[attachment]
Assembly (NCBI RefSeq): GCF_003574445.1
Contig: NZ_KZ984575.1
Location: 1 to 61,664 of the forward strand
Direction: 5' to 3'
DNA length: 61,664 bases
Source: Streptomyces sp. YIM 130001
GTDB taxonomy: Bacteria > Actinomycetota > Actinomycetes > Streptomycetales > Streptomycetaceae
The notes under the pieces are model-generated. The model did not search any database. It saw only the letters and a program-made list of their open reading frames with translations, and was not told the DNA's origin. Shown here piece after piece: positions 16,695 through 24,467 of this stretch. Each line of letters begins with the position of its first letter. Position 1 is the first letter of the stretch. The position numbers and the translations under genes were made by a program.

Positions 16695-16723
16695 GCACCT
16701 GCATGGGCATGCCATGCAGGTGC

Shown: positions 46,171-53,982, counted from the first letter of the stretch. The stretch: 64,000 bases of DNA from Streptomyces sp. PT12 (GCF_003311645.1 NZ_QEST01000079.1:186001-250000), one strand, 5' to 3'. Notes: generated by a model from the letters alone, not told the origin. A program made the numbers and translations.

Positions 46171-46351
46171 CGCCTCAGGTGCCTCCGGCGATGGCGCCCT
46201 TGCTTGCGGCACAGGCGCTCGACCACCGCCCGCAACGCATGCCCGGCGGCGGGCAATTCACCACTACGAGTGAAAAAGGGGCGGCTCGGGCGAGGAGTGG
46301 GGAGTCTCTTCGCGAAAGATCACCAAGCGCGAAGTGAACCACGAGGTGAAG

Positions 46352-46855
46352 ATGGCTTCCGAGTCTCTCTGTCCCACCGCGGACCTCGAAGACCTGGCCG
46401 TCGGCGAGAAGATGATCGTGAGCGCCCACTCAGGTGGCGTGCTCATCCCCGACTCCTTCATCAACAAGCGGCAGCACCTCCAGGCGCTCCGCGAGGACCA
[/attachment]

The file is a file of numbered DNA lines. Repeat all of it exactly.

Assembly (NCBI RefSeq): GCF_003574445.1
Contig: NZ_KZ984575.1
Location: 1 to 61,664 of the forward strand
Direction: 5' to 3'
DNA length: 61,664 bases
Source: Streptomyces sp. YIM 130001
GTDB taxonomy: Bacteria > Actinomycetota > Actinomycetes > Streptomycetales > Streptomycetaceae
The notes under the pieces are model-generated. The model did not search any database. It saw only the letters and a program-made list of their open reading frames with translations, and was not told the DNA's origin. Shown here piece after piece: positions 16,695 through 24,467 of this stretch. Each line of letters begins with the position of its first letter. Position 1 is the first letter of the stretch. The position numbers and the translations under genes were made by a program.

Positions 16695-16723
16695 GCACCT
16701 GCATGGGCATGCCATGCAGGTGC

Shown: positions 46,171-53,982, counted from the first letter of the stretch. The stretch: 64,000 bases of DNA from Streptomyces sp. PT12 (GCF_003311645.1 NZ_QEST01000079.1:186001-250000), one strand, 5' to 3'. Notes: generated by a model from the letters alone, not told the origin. A program made the numbers and translations.

Positions 46171-46351
46171 CGCCTCAGGTGCCTCCGGCGATGGCGCCCT
46201 TGCTTGCGGCACAGGCGCTCGACCACCGCCCGCAACGCATGCCCGGCGGCGGGCAATTCACCACTACGAGTGAAAAAGGGGCGGCTCGGGCGAGGAGTGG
46301 GGAGTCTCTTCGCGAAAGATCACCAAGCGCGAAGTGAACCACGAGGTGAAG

Positions 46352-46855
46352 ATGGCTTCCGAGTCTCTCTGTCCCACCGCGGACCTCGAAGACCTGGCCG
46401 TCGGCGAGAAGATGATCGTGAGCGCCCACTCAGGTGGCGTGCTCATCCCCGACTCCTTCATCAACAAGCGGCAGCACCTCCAGGCGCTCCGCGAGGACCA